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HOW TO GROW BASIL IN THE UK


The more warmth and sunshine an established basil plant receives (up to a certain point) the better it grows. In the UK the difference between day length in Aberdeen compared to Southampton is less than 10 minutes so day length is not a significant factor for any part of the UK.

Natural temperature highs and lows are however very significantly different between areas in the UK. Not only does this favour warmer parts of the UK but it is also an important factor in deciding when to sow seed / take cuttings and where established basil plants can be grown. An exceptionally good reason to adjust dates in this article (and the entire website) to your home town.


GROWING BASIL FROM SEEDS OR CUTTINGS


Basil can be propagated by the amateur gardener in two ways, from seed or from cuttings. Cuttings have a couple of advantages over seed but also one major drawback. At the time of year when you want to take your first basil cuttings you probably won't have a plant to take cuttings from - a major disadvantage!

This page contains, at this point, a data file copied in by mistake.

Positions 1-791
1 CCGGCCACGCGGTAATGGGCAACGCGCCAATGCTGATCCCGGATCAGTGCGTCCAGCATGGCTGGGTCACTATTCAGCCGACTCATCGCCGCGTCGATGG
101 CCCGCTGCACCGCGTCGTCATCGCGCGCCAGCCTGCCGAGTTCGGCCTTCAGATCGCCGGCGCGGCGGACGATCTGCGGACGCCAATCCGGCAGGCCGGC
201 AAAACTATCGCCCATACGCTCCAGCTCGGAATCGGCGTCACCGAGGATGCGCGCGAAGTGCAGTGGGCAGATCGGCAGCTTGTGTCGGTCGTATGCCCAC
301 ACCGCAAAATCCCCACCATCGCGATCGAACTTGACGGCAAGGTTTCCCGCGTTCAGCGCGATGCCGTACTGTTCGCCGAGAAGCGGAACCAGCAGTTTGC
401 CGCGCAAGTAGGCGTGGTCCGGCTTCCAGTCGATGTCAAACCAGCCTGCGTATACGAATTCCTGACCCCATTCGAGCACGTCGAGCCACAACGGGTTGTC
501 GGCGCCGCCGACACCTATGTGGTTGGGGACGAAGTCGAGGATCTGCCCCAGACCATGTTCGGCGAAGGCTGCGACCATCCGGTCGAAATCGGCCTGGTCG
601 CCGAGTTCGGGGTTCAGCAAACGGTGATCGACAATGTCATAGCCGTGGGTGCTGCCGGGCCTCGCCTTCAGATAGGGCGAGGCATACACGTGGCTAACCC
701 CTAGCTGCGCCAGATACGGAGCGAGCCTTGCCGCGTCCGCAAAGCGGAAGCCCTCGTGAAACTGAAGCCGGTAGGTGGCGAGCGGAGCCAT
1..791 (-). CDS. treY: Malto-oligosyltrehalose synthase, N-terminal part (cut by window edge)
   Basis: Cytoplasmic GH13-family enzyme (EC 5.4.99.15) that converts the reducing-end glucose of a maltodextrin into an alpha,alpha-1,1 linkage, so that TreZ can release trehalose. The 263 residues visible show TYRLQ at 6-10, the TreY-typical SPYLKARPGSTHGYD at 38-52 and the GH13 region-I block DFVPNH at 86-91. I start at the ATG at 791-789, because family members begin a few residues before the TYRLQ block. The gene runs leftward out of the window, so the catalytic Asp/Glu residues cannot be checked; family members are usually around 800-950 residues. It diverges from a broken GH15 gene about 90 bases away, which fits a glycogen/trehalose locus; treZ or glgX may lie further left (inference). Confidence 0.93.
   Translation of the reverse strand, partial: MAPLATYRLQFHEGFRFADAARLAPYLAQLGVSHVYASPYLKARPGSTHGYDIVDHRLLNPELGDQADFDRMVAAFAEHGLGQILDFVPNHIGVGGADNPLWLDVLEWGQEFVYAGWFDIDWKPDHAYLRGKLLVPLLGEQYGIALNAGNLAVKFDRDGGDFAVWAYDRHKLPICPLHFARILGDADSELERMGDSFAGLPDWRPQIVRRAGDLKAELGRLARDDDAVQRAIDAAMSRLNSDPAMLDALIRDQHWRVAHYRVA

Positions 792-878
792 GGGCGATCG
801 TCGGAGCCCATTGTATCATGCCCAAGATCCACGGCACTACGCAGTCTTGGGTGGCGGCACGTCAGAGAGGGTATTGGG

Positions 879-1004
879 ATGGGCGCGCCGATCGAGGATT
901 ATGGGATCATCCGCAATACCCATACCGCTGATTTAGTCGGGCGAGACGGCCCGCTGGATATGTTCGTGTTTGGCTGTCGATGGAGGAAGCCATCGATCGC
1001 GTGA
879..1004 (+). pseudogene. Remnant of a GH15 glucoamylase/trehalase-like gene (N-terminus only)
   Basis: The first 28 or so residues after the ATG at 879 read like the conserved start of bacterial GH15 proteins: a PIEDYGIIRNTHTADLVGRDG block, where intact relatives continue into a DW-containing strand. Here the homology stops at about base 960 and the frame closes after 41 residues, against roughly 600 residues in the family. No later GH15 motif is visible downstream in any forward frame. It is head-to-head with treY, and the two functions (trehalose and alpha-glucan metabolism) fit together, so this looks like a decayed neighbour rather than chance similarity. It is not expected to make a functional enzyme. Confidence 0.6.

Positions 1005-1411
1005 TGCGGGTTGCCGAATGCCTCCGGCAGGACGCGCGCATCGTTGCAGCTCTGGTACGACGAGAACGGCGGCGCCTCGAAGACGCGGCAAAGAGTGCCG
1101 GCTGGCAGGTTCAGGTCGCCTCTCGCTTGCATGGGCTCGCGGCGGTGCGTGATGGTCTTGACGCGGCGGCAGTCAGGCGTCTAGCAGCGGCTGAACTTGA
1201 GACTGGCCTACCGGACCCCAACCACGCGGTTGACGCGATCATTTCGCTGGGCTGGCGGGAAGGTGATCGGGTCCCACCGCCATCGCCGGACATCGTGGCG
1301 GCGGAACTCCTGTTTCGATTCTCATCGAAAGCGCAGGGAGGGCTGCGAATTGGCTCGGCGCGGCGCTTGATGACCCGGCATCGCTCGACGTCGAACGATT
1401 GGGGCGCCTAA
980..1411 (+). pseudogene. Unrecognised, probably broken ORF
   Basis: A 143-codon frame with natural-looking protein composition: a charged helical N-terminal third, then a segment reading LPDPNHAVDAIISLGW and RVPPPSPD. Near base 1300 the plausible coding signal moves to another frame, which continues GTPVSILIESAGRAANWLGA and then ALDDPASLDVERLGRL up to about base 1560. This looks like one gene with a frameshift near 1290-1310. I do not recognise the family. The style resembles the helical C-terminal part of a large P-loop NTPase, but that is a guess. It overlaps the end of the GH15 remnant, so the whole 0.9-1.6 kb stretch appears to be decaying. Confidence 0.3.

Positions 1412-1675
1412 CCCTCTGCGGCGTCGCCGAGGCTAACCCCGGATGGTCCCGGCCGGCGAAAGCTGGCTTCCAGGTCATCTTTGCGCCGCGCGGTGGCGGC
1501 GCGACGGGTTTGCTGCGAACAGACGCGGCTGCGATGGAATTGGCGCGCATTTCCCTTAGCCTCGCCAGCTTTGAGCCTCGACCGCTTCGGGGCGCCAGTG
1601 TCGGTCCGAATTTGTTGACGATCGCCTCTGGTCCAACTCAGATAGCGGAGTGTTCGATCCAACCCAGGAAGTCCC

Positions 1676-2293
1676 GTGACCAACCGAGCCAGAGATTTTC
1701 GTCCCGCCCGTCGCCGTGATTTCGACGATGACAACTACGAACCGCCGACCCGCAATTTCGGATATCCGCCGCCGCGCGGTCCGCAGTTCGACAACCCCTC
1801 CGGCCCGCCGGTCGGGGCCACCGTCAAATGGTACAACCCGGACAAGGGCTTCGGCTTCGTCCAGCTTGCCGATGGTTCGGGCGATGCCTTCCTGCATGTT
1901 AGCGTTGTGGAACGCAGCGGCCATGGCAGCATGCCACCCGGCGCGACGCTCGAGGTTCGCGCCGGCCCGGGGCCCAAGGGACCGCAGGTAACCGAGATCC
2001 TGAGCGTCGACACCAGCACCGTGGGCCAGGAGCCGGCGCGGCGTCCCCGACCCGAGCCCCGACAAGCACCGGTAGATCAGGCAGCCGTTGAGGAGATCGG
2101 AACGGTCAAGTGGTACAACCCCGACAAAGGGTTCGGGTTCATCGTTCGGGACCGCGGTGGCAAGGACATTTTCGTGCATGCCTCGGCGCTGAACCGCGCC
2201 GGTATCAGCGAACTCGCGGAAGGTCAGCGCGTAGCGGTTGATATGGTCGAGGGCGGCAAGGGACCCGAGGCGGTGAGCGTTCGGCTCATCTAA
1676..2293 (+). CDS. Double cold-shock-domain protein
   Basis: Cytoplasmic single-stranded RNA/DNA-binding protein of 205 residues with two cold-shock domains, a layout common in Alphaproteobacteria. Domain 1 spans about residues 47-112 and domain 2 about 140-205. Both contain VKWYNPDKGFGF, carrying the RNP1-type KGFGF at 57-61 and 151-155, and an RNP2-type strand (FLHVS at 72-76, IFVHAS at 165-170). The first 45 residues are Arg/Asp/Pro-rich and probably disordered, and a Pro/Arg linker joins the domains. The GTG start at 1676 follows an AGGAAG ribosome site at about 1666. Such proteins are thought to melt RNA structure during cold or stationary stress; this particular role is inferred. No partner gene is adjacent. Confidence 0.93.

You can buy a pot grown plant from your local supermarket at any time of the year and that's probably the way forward as far as cuttings are concerned. However that's where seeds show their key advantage. Whereas the pot grown basil from the supermarket will almost always be sweet basil, you can grow several different types of basil if you buy seeds. So the choice is yours and we describe both methods in detail below. Towards the end of this article we also describe the taste and uses of the different types of basil that can be grown from seed.

QUICK CALENDAR FOR GROWING BASIL IN THE UK


  • Sow basil seed indoors
    The first week of April 2017
  • Take basil cuttings
    The last week of April 2017
  • Thin out seedlings
    The last week of April 2017
  • Harden off young basil
    The third week of May 2017
  • Plant out basil
    The first week of June 2017
  • Begin to harvest basil
    The first week of July 2017


WHEN AND HOW TO SOW BASIL SEED